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Food Insecurity and Food Justice Advocacy in America

Image credit: USDA, Economic Resource Service

By Juliet Porter.

Food justice refers to the holistic, structural perception of the food system which views access to healthy food as a human right and simultaneously addresses obstacles in the way of the right. Directly stemming from the concept of environmental justice, food justice emphasizes the importance of putting disadvantaged and minority groups at the center of the debate.

Various factors contribute to one’s ability to access healthy, fresh foods, many of which are uncontrollable. For example, BIPOC individuals and those in a lower socioeconomic bracket are more likely to reside in food deserts. A food desert refers to a geographical area where residents’ access to affordable, fresh, and healthy food options is severely limited or non-existent due to a lack of grocery stores within a convenient travel distance of one’s home. Lack of personal vehicles and unreliable public transportation exacerbates the issue of food deserts. For instance, according to a report by the Economic Research Service of the US Department of Agriculture prepared for Congress, 2.3 million people, or 2.2% of all US households live more than one mile away from their closest supermarket and also don’t own a car.

Food deserts are the most prevalent in black and brown communities as well as low-income areas, where car ownership is low. Studies have proven that wealthy neighborhoods have as many three times more supermarkets as low income ones do and white neighborhoods have roughly four times the amount of supermarkets as black neighborhoods while grocery stores in black neighborhoods tend to be smaller, offering a selection with minimal variety.

Living in a food desert and being prone to food insecurity is directly correlated with poor health as researchers have established a strong correlation between food insecurity and increased rates of diabetes. In fact, the highest rates of escalation of diabetes have been identified among Native American youth as well as African Americans and Latinos of all age groups. These groups tend to be those that are the most likely to live in food deserts. Those living in food deserts experience food insecurity. It’s estimated that food insecurity is the most prominent in rural communities. While 63% of communities in the U.S. are characterized as rural, these areas are overrepresented in the food insecurity scene with them making up 87% of counties with the highest rates of food insecurity. Data from the US Census Bureau found that approximately 27 million Americans experience food insecurity as of July 2023. Some sources, such as Feeding
America, estimate that this number is even higher, sitting around 34 million Americans.

Image credit: National Public Radio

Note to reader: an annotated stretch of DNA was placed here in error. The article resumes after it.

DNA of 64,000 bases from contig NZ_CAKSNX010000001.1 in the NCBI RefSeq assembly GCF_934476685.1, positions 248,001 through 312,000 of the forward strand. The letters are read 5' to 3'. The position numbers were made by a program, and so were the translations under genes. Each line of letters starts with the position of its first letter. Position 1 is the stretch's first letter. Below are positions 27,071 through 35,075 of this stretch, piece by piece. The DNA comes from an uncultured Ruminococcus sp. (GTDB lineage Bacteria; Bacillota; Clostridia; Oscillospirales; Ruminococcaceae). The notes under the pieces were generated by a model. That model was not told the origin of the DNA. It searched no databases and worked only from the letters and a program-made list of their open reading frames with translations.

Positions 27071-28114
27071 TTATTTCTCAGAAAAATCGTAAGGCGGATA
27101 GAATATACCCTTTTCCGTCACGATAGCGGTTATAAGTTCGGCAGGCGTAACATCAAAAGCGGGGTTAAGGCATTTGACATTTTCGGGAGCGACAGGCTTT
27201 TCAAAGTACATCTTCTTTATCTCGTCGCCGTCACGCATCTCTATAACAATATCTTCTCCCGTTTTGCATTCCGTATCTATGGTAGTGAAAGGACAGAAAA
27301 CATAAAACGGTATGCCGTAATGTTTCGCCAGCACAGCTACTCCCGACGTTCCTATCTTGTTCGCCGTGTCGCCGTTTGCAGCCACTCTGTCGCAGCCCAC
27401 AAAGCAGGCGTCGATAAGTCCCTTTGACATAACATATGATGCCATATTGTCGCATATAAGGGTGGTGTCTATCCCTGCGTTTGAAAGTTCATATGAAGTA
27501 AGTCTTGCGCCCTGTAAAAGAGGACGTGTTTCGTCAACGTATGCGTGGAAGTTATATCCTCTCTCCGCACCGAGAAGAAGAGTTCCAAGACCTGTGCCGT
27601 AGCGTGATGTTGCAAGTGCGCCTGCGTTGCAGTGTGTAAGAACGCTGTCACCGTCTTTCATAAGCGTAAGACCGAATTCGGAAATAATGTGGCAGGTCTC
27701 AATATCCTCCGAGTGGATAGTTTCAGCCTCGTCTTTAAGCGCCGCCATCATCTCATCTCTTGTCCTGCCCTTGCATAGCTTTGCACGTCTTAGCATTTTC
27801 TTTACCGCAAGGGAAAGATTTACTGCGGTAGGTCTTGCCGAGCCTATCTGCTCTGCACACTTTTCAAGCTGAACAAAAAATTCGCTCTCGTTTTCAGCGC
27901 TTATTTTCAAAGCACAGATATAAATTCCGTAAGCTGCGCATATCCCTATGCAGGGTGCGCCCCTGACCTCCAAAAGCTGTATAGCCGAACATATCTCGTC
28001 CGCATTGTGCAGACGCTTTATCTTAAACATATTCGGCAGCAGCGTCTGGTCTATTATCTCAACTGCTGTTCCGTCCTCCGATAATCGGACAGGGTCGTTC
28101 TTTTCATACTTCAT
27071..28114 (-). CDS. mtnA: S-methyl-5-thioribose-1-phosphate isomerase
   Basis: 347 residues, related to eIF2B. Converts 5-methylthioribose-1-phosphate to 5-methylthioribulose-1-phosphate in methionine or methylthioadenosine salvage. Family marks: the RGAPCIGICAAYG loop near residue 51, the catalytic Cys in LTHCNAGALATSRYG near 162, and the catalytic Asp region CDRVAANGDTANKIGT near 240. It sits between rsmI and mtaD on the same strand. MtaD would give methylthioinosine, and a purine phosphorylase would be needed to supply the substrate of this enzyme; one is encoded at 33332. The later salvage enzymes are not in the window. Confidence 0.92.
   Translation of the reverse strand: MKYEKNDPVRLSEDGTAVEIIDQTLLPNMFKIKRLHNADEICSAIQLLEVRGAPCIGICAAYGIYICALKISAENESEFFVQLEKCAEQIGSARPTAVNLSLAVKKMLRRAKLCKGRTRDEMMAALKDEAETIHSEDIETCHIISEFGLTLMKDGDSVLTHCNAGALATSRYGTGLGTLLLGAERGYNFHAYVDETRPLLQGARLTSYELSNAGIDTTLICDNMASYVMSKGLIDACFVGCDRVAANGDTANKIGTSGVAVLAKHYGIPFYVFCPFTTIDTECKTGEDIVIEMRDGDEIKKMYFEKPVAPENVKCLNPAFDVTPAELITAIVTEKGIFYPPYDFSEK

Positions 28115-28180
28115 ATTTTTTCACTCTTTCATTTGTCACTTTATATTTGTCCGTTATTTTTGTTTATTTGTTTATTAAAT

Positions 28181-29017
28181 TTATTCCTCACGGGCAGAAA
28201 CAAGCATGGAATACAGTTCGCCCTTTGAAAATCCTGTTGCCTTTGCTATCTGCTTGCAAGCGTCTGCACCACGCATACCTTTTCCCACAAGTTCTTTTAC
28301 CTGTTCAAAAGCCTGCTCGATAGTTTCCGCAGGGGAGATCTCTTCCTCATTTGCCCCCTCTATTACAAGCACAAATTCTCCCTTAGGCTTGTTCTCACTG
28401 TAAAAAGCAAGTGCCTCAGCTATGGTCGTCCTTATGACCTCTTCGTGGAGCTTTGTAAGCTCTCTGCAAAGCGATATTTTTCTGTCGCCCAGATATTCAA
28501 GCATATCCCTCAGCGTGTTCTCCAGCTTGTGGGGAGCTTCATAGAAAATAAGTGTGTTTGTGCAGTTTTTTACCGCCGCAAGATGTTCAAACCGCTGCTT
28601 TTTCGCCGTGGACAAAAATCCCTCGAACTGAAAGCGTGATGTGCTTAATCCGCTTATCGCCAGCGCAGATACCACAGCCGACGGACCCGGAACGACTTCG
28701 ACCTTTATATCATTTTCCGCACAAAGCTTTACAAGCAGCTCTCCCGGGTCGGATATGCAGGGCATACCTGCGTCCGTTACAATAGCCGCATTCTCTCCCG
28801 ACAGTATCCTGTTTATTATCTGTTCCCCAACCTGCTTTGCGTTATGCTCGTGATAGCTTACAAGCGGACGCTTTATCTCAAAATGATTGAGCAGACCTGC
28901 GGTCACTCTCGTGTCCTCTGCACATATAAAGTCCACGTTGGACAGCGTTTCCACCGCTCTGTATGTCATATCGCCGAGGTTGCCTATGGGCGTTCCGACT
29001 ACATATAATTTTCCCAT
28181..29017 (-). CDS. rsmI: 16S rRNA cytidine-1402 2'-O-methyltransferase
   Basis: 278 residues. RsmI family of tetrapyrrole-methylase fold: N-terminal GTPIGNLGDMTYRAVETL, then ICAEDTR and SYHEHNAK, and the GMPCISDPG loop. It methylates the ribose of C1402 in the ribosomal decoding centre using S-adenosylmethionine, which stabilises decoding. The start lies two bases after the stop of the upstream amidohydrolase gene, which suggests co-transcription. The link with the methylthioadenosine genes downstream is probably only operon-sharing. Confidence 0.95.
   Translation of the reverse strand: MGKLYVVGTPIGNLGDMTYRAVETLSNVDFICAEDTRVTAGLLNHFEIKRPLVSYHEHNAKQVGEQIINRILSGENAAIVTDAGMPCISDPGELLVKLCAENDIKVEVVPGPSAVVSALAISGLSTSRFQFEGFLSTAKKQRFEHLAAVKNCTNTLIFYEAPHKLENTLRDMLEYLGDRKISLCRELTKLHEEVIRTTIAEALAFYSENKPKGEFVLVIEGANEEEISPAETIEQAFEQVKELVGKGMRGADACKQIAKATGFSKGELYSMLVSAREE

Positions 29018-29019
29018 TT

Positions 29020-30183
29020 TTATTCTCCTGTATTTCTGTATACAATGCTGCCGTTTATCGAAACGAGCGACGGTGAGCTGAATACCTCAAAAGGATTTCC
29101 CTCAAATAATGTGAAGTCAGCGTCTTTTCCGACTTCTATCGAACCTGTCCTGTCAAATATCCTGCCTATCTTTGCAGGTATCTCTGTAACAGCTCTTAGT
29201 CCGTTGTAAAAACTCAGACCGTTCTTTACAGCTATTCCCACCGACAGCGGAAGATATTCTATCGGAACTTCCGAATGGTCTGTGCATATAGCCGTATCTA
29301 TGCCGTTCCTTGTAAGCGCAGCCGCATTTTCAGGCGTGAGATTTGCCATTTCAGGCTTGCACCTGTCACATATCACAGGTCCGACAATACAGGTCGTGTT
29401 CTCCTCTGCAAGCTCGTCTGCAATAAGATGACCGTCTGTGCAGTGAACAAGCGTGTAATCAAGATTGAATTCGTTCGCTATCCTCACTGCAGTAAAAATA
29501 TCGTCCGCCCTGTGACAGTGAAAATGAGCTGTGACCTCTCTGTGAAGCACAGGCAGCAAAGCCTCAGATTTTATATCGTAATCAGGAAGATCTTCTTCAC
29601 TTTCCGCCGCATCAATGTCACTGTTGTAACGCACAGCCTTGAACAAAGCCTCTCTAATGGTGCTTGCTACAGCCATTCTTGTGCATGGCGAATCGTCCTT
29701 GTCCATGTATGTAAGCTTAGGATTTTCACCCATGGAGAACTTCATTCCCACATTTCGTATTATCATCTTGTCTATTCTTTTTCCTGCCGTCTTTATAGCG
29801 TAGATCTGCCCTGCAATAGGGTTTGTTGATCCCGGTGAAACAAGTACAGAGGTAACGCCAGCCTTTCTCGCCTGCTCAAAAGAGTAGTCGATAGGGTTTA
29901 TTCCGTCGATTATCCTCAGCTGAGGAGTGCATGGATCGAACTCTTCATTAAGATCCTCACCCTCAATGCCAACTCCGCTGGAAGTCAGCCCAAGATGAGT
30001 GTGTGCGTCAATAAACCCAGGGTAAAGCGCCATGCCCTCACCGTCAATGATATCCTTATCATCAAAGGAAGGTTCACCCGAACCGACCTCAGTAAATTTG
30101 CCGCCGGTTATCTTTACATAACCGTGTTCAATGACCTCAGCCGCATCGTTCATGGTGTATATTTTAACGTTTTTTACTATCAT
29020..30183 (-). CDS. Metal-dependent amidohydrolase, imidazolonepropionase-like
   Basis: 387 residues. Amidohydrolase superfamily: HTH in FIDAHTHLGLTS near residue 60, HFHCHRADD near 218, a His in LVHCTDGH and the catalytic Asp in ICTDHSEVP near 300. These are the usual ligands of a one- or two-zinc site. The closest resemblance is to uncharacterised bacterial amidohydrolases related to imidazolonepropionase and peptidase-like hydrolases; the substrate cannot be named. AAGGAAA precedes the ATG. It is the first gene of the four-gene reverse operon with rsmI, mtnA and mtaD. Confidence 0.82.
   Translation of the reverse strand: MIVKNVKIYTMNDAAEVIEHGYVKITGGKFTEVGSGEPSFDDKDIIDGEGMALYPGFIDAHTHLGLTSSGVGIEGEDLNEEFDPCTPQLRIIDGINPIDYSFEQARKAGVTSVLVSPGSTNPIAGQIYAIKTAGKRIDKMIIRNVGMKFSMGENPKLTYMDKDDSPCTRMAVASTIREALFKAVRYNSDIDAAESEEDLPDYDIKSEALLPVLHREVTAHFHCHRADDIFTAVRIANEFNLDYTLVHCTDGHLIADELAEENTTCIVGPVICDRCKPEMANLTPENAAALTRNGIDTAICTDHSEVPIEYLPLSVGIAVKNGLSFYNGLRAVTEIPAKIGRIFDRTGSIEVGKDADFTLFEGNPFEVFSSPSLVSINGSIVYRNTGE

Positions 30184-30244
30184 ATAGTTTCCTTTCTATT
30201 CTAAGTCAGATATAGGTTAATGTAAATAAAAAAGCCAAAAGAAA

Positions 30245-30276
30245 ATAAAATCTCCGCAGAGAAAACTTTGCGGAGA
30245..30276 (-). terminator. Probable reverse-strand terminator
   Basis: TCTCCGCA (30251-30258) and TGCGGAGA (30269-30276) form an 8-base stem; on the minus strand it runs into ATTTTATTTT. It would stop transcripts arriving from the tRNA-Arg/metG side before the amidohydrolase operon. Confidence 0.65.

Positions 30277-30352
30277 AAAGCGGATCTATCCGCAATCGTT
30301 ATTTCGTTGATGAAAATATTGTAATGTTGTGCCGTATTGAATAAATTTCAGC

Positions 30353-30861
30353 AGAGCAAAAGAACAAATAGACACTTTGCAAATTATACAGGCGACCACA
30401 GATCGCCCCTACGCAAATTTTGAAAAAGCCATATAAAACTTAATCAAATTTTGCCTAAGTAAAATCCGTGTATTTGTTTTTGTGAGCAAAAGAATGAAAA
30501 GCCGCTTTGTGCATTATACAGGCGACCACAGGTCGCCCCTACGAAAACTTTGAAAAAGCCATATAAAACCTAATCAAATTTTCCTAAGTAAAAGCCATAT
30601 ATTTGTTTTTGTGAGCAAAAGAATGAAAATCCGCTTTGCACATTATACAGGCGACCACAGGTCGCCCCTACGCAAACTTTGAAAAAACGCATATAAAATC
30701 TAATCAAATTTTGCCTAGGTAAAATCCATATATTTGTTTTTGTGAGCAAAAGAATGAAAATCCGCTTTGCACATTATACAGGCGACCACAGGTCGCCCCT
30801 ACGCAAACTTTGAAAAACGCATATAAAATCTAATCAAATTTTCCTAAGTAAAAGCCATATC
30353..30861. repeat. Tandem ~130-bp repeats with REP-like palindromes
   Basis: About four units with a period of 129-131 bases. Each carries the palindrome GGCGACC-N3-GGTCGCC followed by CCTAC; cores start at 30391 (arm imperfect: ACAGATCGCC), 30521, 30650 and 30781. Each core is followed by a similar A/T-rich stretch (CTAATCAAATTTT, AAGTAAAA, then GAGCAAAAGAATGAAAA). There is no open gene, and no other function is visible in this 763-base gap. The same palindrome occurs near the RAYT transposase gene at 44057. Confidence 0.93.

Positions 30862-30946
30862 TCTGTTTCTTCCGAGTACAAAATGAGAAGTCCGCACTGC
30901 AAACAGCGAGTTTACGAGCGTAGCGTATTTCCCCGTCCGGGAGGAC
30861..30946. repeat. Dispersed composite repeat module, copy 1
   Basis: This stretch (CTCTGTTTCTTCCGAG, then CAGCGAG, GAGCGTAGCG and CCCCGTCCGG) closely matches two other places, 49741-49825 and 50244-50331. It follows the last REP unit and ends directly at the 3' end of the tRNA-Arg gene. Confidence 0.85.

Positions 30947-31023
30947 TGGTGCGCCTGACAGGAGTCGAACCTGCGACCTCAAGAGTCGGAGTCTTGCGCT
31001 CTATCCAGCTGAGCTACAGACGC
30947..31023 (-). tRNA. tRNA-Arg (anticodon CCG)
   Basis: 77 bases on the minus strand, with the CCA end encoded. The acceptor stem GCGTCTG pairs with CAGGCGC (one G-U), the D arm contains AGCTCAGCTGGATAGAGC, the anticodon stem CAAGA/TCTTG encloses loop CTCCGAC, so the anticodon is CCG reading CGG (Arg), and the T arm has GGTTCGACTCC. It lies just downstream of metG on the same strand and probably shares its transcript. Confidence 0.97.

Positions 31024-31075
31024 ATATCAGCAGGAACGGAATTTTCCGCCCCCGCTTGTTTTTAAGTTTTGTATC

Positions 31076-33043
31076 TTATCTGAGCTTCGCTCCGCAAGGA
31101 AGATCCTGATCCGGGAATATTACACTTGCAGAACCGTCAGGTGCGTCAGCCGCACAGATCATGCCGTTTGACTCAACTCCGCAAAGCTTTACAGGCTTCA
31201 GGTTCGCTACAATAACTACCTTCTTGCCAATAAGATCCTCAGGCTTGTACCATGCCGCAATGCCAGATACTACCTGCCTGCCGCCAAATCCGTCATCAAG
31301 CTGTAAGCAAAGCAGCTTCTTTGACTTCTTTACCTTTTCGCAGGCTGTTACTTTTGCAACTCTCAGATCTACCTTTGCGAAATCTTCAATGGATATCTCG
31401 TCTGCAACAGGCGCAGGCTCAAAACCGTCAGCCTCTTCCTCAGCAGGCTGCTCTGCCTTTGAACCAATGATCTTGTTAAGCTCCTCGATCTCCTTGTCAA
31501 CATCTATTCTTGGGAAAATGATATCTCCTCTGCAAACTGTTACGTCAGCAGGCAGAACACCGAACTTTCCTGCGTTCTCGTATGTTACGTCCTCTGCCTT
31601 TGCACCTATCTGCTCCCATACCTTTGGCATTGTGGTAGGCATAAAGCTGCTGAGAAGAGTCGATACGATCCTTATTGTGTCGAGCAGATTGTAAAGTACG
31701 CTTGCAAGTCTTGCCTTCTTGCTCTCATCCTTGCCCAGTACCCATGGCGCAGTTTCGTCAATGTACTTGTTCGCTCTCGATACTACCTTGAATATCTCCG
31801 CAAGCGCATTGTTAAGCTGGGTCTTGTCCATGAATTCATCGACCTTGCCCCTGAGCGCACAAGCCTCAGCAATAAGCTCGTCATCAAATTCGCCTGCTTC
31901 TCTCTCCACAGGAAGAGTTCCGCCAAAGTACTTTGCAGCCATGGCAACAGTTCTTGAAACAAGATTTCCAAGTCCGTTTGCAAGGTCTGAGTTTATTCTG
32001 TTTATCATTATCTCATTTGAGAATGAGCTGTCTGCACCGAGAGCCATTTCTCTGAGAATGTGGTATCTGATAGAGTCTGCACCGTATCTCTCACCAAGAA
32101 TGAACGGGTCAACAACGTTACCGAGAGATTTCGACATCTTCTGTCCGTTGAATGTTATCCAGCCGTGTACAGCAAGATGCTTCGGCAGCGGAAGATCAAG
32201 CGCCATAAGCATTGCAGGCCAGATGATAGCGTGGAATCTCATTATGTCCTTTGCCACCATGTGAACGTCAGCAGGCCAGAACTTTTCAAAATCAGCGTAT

The food justice scene is rapidly growing as public awareness continues to be raised and more media attention is devoted to the topic largely due to the work of community activists. Earlier this year, in January 2023, Democratic lawmakers discussed eliminating food deserts as a
mechanism to reduce the prevalence of diseases, like diabetes, affecting African Americans. Representative Robin Kelley, a Democrat from Illinois, emphasized how reducing food deserts is likely one of the most effective methods in curbing diet-related illnesses. As the epidemic of food insecurity becomes more publicized, it’s likely that there will be more legislative wins within the upcoming years.

Toxic Tuesdays


Toxic Tuesdays

CHEJ highlights several toxic chemicals and the communities fighting to keep their citizens safe from harm.


Thallium is a metal found in the Earth’s crust and can be obtained by smelting metal compounds. Today, most thallium is used in the production of electronics, especially semiconductors. It is also used for medical imaging and in the production of glass. Thallium contamination of the surrounding environment most commonly results from the smelting process, but it can also happen during transport or improper disposal. Once in the environment, it remains in the air, water, and soil without breaking down. It can enter the food chain because it is absorbed by plants and builds up in fish.

Eating food contaminated with thallium is the most likely way people in the United States would be exposed to it. Ingesting high levels of thallium over a short period of time can lead to symptoms such as vomiting, diarrhea, and hair loss. It can impair function of the brain, lungs, heart, liver, kidneys, and even lead to death. Little is known about the health effects of ingesting low levels of thallium over a long period of time. People who work in facilities that use thallium or live near waste sites containing thallium can also be exposed by breathing contaminated air or touching contaminated material. Workers exposed to thallium over many years have had nervous system impairments, including numbness in the extremities. Studies on laboratory animals have shown that exposure to high levels of thallium can cause reproductive and developmental defects, but it is not known if this also occurs in people.

Historically, thallium was a common ingredient in rat poisons and insecticides sold in the United States. Recognizing that it is highly toxic, the government banned its use in these consumer products in 1972. In fact, thallium is considered so dangerous that it is no longer produced in the United States. Many other countries also ban or restrict the production of thallium. While these are positive developments to keep people safe, at lease 210 Superfund sites are known to contain thallium, meaning it still poses a danger to people’s health today.

Learn about more toxics